U.S. stocks end sharply higher as First Republic gets rescue from banks
By William Watts and Joseph Adinolfi
Nasdaq Composite on track for best week of 2023
U.S. stocks ended sharply higher Thursday as an agreement by a group of big banks to deposit $30 billion with troubled lender
Stocks have seen volatile trade amid signs of stress in the banking system, but all three major indexes are on track for weekly gains. The Nasdaq Composite, up 5.2% through Thursday, was on track for its best week of 2023.
What's driving markets
Worries about risk in the banking sector following the collapse of Silicon Valley Bank and two other U.S. lenders have weighed on markets over the past week, but negotiations toward a package to shore up First Republic (FRC), which was then announced late in the afternoon, helped to ameliorate worries, market analysts said.
Bank of America(BAC), Citigroup(C), JPMorgan Chase (JPM) and Wells Fargo(WFC) said Thursday they are each making $5 billion uninsured deposits as part of a $30 billion package from 11 banks into
First Republic shares ended the day up 10%, erasing an earlier loss of 36%. Shares remain down more than 70% in March.
Mark Grant, chief global strategist at Colliers Securities, said a deal would shore up confidence in the most vulnerable regional U.S. lenders.
"It'll calm the depositors greatly and I think the big banks also see this as an opportunity to grow their franchise at an opportunistic price," Grant told MarketWatch, in a phone interview.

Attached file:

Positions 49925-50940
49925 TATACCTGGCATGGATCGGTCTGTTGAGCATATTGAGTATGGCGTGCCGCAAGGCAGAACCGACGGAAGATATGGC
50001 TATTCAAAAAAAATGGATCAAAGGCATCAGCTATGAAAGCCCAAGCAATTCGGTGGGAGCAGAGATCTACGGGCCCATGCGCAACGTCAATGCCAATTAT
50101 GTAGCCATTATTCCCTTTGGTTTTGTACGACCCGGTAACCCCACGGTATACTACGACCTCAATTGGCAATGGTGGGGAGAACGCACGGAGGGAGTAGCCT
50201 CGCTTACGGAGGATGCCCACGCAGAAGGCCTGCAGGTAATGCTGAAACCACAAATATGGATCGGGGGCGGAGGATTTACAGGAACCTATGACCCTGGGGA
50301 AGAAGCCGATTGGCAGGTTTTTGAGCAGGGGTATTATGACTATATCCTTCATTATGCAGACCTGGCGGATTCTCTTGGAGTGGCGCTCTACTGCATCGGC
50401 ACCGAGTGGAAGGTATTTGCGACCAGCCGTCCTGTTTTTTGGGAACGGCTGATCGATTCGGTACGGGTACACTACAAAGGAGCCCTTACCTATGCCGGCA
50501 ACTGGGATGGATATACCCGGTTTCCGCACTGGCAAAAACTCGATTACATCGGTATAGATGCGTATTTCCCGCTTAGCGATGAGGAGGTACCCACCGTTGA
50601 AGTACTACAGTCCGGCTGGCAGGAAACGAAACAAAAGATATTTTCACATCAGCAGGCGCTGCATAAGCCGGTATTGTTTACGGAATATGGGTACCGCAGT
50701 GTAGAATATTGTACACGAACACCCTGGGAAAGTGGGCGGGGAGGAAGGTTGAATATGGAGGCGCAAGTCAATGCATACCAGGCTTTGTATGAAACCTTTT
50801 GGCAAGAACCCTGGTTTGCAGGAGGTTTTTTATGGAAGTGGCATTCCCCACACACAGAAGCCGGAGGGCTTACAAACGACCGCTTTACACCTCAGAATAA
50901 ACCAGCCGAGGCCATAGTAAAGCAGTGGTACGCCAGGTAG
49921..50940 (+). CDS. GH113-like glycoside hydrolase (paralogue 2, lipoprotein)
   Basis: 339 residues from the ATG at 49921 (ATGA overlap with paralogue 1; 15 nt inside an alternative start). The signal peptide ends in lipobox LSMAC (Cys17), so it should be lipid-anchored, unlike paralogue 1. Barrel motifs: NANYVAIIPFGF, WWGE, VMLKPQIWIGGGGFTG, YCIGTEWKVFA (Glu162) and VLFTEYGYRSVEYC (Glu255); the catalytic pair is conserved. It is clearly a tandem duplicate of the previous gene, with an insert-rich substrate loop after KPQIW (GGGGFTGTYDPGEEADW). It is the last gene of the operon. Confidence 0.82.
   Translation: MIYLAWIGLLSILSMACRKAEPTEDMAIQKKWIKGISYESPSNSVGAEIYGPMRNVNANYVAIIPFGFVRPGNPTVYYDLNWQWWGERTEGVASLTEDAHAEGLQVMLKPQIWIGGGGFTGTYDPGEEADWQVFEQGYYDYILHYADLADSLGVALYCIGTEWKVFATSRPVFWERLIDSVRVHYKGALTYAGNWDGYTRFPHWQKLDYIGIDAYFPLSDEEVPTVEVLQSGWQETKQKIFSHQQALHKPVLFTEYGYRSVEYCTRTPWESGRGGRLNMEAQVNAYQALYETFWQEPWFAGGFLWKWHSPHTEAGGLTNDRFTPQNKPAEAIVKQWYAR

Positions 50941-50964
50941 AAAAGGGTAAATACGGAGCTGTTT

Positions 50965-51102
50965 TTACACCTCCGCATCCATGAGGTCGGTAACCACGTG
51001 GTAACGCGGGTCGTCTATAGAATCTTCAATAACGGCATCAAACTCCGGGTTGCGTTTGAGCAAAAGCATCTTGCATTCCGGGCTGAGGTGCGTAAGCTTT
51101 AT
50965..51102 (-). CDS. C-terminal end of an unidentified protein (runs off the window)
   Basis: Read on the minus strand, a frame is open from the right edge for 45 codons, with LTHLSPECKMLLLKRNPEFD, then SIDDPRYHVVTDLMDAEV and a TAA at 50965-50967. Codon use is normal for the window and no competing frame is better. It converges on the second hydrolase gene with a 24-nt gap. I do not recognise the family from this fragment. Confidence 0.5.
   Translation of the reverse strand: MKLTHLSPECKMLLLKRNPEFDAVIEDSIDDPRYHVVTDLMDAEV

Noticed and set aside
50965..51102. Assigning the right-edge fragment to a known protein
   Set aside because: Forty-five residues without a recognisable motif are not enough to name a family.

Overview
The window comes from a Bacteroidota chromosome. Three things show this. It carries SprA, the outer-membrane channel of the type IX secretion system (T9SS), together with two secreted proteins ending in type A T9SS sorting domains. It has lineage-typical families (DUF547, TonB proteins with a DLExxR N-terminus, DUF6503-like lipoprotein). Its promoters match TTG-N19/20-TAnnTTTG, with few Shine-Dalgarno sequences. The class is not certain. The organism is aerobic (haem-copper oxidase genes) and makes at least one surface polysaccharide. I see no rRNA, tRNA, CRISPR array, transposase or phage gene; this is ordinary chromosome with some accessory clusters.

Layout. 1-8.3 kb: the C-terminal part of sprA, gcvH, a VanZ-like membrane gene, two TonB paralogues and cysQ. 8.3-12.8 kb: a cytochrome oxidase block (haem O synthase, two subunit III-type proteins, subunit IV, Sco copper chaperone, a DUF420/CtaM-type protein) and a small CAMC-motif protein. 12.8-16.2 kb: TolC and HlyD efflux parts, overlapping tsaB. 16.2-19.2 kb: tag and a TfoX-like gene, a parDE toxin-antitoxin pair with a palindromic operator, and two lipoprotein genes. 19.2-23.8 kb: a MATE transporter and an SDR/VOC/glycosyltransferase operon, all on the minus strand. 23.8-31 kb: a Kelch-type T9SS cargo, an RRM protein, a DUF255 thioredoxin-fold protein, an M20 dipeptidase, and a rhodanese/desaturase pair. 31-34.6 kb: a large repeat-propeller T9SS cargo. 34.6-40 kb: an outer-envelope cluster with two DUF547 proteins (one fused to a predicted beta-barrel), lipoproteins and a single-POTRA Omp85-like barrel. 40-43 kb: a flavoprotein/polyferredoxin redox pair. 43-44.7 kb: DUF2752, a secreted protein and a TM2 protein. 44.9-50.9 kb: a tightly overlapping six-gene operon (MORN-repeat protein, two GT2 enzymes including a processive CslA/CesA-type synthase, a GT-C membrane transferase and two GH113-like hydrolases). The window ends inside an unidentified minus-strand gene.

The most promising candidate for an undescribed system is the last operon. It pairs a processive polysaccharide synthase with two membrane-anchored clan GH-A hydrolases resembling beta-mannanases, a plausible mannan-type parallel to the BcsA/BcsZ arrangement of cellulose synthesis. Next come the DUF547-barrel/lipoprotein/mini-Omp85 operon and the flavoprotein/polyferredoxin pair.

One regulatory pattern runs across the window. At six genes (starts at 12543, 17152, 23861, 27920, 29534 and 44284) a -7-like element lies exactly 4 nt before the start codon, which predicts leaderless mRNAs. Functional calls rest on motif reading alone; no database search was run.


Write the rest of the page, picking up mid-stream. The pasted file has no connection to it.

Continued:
Earlier, Credit Suisse Group(CSGN.EB) said it would borrow 50 billion francs ($54 billion) from the Swiss National Bank, which helped shares of the troubled Swiss lender rebound. Meanwhile, the European Central Bank's decision to hike its policy rate by 50 basis points Thursday spurred expectations that central banks wouldn't let worries about the banking sector distract them from taming inflation.
See: Why the ECB looked past Credit Suisse drama to deliver another supersize rate hike
"I think the fact that [the ECB] went 50 is telling you, at a bare minimum, that inflation is at this point as important as financial stability," said Michael Lebowitz, a portfolio manager at RIA Advisors, during a call with MarketWatch.
Meanwhile, Treasury Secretary Janet Yellen on Thursday told senators that the U.S. banking system stands on solid footing, following the government's moves last weekend to backstop depositors at two failed banks.
"I can reassure the members of the committee that our banking system is sound, and that Americans can feel confident that their deposits will be there when they need them," Yellen said as she testified before the Senate Finance Committee.
In U.S. economic news Thursday, joblessdata showed fewer than 200,000 Americans claimed benefits last week, fewer than economists polled by The Wall Street Journal had expected. The data were the latest sign that the U.S. labor market remains robust, despite rising layoffs in the technology space and other parts of the economy.
"Strong demand for workers is still being signaled by a low level of jobless claims, solid job growth and elevated job openings," said Rubeela Farooqi, chief U.S. economist at High Frequency Economics.
Companies in focus
--Jamie Chisholm contributed to this article.
This content was created by MarketWatch, which is operated by Dow Jones & Co. MarketWatch is published independently from Dow Jones Newswires and The Wall Street Journal.
(END) Dow Jones Newswires
March 16, 2023 16:36 ET (20:36 GMT)
Copyright (c) 2023 Dow Jones & Company, Inc.